Again, either that or talk to friends and neighbors...find a reputable local tech and spend the $ for an analysis and second opinion of the ducting. Sounds like you could get your payback fairly quickly for the $ invested to correct this...

Rogan 11-14-2012 08:17 AM

I'll get some pics, possibly this evening..

jagans 11-14-2012 06:08 PM

Heat Pump
Heat Pump in W Virginia?

Sounds like a non starter. I had a heat pump in MD, with regular indoor ductwork. My wife called it a "Cold Air Pump" I would never own another one. I think they might work in South Carolina and South though.

Im not trying to be a SA here. If you have a crawl space with a heat pump you are pushing chain, IMHO.

Rogan 11-15-2012 07:58 AM

Northwestern VIRGINA, but climate-wise, it's about the same.. :(
I don't know what you mean by 'non-starter'. It's now a cold-air pump. Damned thing ran all night long and it was 66*F in the house this morning (thermostat set to 70*F).

Wife just called and said it's 62 in the house.. !@#$%&...

Done That 11-15-2012 09:14 AM

I guess I don't understand why the electric strip heat is not kicking in to help bring up the temps if the HP can't get to setpoint?? It's not that cold out yet. Do you know what kw size backup heat you have and do you know if it is working or not? You would feel a definite increase in outlet air temp when they cycle on.

You have had this system since 2005...are you saying it has performed this poorly every year?

Rogan 11-15-2012 09:28 AM

It's a Carrier 10 Seer 3Ton (looked at it this morning)..
It's always been "meh" as a heat source, but this year seems worse than all before..

I don't know if the AUX heat is kicking it. the "new" thermostat is different than the old one. The old one had an AUX led that lit up. this one (Honeywell) doesn't. Who knows.. maybe it isn't even engaging the aux.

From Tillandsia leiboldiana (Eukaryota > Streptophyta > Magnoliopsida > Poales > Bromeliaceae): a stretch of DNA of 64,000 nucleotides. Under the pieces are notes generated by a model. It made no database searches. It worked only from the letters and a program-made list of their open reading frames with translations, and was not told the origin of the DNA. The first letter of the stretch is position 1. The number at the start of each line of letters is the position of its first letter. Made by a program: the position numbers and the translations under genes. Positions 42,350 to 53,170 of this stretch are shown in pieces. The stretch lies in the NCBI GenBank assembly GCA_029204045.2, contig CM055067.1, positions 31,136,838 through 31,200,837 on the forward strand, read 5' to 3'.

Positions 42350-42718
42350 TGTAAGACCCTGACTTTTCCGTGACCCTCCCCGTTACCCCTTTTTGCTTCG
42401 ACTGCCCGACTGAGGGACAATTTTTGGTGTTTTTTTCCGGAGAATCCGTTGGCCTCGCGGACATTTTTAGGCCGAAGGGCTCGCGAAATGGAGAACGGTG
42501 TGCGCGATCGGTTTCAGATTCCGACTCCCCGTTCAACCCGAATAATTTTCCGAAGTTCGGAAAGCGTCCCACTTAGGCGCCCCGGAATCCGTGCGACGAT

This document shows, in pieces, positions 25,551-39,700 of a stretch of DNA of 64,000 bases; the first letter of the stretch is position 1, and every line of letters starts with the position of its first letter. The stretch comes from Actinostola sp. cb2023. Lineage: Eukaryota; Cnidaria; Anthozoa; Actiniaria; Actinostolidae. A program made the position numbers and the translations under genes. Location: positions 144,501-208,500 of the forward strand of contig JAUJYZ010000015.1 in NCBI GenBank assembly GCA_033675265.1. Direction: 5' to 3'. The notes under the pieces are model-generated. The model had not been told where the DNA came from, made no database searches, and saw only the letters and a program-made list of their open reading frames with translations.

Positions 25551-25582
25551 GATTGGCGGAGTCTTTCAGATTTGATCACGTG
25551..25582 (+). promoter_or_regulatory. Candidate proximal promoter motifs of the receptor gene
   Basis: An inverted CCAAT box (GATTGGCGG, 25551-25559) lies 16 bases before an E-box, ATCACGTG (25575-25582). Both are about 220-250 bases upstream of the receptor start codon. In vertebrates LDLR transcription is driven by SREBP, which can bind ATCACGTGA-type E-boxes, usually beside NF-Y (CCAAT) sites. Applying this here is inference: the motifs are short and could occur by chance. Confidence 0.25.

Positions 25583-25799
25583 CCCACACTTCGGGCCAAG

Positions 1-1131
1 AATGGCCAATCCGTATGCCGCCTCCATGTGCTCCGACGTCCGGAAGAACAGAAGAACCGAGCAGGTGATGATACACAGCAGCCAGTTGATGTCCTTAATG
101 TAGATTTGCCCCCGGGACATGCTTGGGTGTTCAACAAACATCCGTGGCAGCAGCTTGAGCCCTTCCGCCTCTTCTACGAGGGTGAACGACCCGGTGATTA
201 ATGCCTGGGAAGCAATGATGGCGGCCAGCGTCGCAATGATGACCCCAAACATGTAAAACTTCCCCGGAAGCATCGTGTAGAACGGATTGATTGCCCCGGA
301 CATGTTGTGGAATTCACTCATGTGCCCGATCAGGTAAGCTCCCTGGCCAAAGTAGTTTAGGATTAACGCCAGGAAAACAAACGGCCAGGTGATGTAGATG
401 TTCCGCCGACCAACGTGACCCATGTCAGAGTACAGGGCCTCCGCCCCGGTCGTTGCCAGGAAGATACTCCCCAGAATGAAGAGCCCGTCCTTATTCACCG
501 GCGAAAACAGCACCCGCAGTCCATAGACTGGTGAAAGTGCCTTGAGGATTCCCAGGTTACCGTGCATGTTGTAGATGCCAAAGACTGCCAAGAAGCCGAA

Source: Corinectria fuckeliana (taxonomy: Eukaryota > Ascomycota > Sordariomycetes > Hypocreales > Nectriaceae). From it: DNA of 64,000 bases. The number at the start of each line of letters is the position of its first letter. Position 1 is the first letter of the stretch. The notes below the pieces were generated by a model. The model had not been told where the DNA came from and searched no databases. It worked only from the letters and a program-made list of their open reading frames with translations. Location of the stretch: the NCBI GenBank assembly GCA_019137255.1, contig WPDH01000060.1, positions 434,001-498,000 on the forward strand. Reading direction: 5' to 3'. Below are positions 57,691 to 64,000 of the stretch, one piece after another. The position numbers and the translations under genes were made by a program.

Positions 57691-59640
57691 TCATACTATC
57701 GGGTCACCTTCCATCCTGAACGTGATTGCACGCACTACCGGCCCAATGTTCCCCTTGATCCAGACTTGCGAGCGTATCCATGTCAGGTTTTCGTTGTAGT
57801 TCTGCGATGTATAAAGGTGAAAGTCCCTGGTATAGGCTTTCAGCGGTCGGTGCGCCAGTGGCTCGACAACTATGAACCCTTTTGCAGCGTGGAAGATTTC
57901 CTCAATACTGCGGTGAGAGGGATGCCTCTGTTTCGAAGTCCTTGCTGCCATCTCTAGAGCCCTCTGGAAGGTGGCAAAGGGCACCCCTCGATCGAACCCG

I talked to the service place that installed it (their records showed 2003, so I was off a couple yrs.) and he informed me that the freon may be low. I didn't know that was a factor with heat.. shows what I know about HVAC heat pumps, huh..

He told me he can send a service guy out for $75 first 1/2hr, and $75 every hour thereafter.. I choked a little. Apparently, R22 is (right now) 68$/lb. Told me to turn the unit on, and feel the freon piping. if it's luke-warm, then it's low on freon. If it's hot hot, then freon is fin and it's another issue..
So I'm taking 1/2 day off today and going to go home and check a few things he suggested, as well as what you guys have suggested..
Results to follow, with pics as requested..

Done That 11-15-2012 09:35 AM

You should at least be able to force strip heat on by switching the stat to Emergency and see if it turns on.

Yes, with the compressor running in either heating or cooling mode proper charge is essential to proper operation.

jagans 11-15-2012 11:39 AM

Non Starter response
By non starter I mean that in my opinion you have the wrong type of heating system for where you live. Pushing chain is well, go ahead and try to push a chain.

In my opinion, you would be better off with something like a vent free, or direct vent gas log or two that runs on NG or Propane. Nice ambiance, and plenty of heat. I have one of these running right now and it heats the whole house comfortably. I run the circulator fan in my furnace (Which is down right now, as I am awaiting a part) to keep the temperature even throughout the house, and to filter the air. Send me an email link and I will give you a link on where they sell these pretty cheap. I don't think we are supposed to post retail stuff here, not sure.

I would think that you might have some legal recourse against whoever put that system in. I mean it does not even serve the purpose for which it was intended. The problem is that it will definitely be cheaper to put in an auxiliary heat source than it will be to pay a lawyer, regardless of where you live.

Another poster mentioned your heat strip. They are right, it should kick in to supplement the heat pump. You can tell it has kicked in by looking at your electric meter, it will be spinning like a top at about Mach 3. Basically is is a giant toaster (Dead Short) wherin coils of high resistance wire heats up red hot. These are wired directly to your breaker panel through your wallet.